• Who do you think had the most regrets in this?
  • In what ways was the value of serving present here?
  • How is this like or unlike what it means to tell God what’s on our hearts?



One of things I love to do is watch students use their gifts and abilities for the kingdom of God. I have a student who’s aspiring to do videos and photography on a larger scale. So I gave him the opportunity to shoot and edit this video for our weekend service. He did an awesome job and the students loved it. I spoke on the armor of God at youth group. So for an element of fun I did this video with my son. Just to give you some context: I played it while revealing the fact that I love old kung fu movies. Especially the really cheesy ones. Check it out!!!

So I thought I would write this post asking the question: what would it look like if you created areas in your ministry where students could use their gifts and abilities for the ministry?

The value is immeasurable when it comes to creating areas in your youth ministry where students can lead and serve using their gifts and abilities. Here are a few of the wins from doing just that:

  • A door into the ministry for students.
  • Easy way to get students connected to the ministry.
  • Easy way to build communities within the ministry.
  • Great serving opportunities for students.
  • Gives them a sense of ownership of the ministry.
  • Gives them confidence in themselves.
  • Shows that God cares about them using their gifts and abilities for spreading the gospel.
  • Brings value to the ministry in the eyes of the students.
  • It could draw more students to come see their friends.

Here are a few areas your students maybe gifted in or have the ability to do:

  • Making Videos
  • Photography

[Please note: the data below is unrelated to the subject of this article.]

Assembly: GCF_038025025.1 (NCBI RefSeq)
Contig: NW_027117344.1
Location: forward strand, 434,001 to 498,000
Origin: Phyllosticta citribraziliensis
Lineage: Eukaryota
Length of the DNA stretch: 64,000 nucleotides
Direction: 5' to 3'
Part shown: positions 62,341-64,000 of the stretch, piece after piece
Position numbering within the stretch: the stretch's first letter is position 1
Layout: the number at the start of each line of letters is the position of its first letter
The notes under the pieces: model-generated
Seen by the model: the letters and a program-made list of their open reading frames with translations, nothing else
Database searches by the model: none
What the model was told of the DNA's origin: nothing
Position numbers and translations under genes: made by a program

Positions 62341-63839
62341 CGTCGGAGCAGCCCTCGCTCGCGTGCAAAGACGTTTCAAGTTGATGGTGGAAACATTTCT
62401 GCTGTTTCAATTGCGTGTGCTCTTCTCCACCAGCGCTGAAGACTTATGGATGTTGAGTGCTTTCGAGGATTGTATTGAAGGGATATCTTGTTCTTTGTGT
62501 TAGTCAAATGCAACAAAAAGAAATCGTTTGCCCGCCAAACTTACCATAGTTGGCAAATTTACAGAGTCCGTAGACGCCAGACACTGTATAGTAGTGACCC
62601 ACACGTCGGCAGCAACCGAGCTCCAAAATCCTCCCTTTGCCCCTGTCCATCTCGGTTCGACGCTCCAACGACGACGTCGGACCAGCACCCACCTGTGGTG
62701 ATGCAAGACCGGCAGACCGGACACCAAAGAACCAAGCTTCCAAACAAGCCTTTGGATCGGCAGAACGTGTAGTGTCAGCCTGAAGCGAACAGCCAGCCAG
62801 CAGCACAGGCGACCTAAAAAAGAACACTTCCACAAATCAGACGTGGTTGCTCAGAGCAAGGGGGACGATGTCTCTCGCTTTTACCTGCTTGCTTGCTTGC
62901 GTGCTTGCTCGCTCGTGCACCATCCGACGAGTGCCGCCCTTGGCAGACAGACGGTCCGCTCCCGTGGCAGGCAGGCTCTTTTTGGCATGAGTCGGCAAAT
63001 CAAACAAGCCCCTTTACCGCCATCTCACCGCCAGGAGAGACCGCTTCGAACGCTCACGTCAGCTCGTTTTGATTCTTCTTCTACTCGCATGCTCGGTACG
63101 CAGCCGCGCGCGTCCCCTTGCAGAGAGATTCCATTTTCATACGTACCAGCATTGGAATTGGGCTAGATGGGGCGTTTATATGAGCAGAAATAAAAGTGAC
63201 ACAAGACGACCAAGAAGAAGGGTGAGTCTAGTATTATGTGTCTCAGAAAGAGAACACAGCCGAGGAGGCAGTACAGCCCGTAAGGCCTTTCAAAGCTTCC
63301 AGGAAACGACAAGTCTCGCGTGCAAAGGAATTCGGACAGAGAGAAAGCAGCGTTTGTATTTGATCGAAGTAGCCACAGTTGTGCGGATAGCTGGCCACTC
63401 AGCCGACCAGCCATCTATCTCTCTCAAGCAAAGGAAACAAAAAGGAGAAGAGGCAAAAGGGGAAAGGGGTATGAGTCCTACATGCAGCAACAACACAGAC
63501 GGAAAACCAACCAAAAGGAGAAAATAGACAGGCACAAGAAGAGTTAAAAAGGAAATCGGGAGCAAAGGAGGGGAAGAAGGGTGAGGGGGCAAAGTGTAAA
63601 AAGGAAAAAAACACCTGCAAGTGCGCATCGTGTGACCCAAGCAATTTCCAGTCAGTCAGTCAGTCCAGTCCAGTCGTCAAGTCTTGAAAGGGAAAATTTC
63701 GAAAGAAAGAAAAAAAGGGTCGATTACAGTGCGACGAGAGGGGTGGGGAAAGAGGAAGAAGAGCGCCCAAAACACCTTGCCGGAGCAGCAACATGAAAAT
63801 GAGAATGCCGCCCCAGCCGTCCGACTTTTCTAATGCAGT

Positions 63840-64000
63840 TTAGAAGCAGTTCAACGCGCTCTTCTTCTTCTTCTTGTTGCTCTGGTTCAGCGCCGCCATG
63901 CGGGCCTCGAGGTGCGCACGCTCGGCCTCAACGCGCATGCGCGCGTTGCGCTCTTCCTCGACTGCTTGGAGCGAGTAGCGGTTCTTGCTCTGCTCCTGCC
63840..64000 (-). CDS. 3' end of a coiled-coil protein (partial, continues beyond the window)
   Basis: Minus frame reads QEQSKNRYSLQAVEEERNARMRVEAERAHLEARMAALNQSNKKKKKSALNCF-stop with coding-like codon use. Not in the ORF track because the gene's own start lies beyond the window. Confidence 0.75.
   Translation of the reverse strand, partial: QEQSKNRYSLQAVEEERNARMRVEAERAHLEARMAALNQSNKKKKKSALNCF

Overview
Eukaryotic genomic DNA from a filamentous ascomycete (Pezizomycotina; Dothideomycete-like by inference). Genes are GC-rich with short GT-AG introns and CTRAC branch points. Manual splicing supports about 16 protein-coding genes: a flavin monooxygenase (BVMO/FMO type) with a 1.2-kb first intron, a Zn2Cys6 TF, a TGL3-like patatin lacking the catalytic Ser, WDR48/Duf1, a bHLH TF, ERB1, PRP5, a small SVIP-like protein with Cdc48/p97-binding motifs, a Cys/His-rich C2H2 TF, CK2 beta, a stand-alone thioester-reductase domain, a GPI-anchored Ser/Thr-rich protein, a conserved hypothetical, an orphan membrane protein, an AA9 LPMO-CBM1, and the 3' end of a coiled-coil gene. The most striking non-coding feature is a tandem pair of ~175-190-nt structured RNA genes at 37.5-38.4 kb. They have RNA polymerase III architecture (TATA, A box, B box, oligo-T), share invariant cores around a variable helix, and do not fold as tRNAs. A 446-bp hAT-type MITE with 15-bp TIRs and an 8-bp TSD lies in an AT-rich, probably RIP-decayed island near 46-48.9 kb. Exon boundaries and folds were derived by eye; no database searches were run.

• Music
  • Djing
  • Singing
  • Creative Brainstormers – you may have students in your youth group that love thinking up creative stuff.
  • Dance
  • Graphics
  • Serving
  • Stage Design
  • Planning Events
  • Cooking
  • Skate Boarding
  • Sports
  • Surfing
  • Doing Audio
  • Speaking
  • Writing
  • Researching

How does this look in your ministry?

Hope it helps

ac

Top Model: Ministry Edition

Tony Myles —  September 16, 2013 — 6 Comments

Youth ministry is safe.

Before you reply back with a counter-thought that puts me in my place, hear me out.

Youth ministry is safe because it gives you a reason to not do what you’re asking students to do.

Role ModelEver notice how easy it is to spend all your time trying to get teenagers to take a bold step with God that you don’t actually take yourself? We say things like, “Share Jesus with your friends! Bring them with you to church!”

How often are you regularly doing those things with your own peers or neighbors?

Maybe you feel you’re too busy serving students that you don’t have time to sit in “big church.” Perhaps you feel so called to your niche that you don’t know where to start with other adults.

Students don’t need another pep talk from you on how to serve their generation. They need to watch you be an example in serving your generation.

Here are some ideas: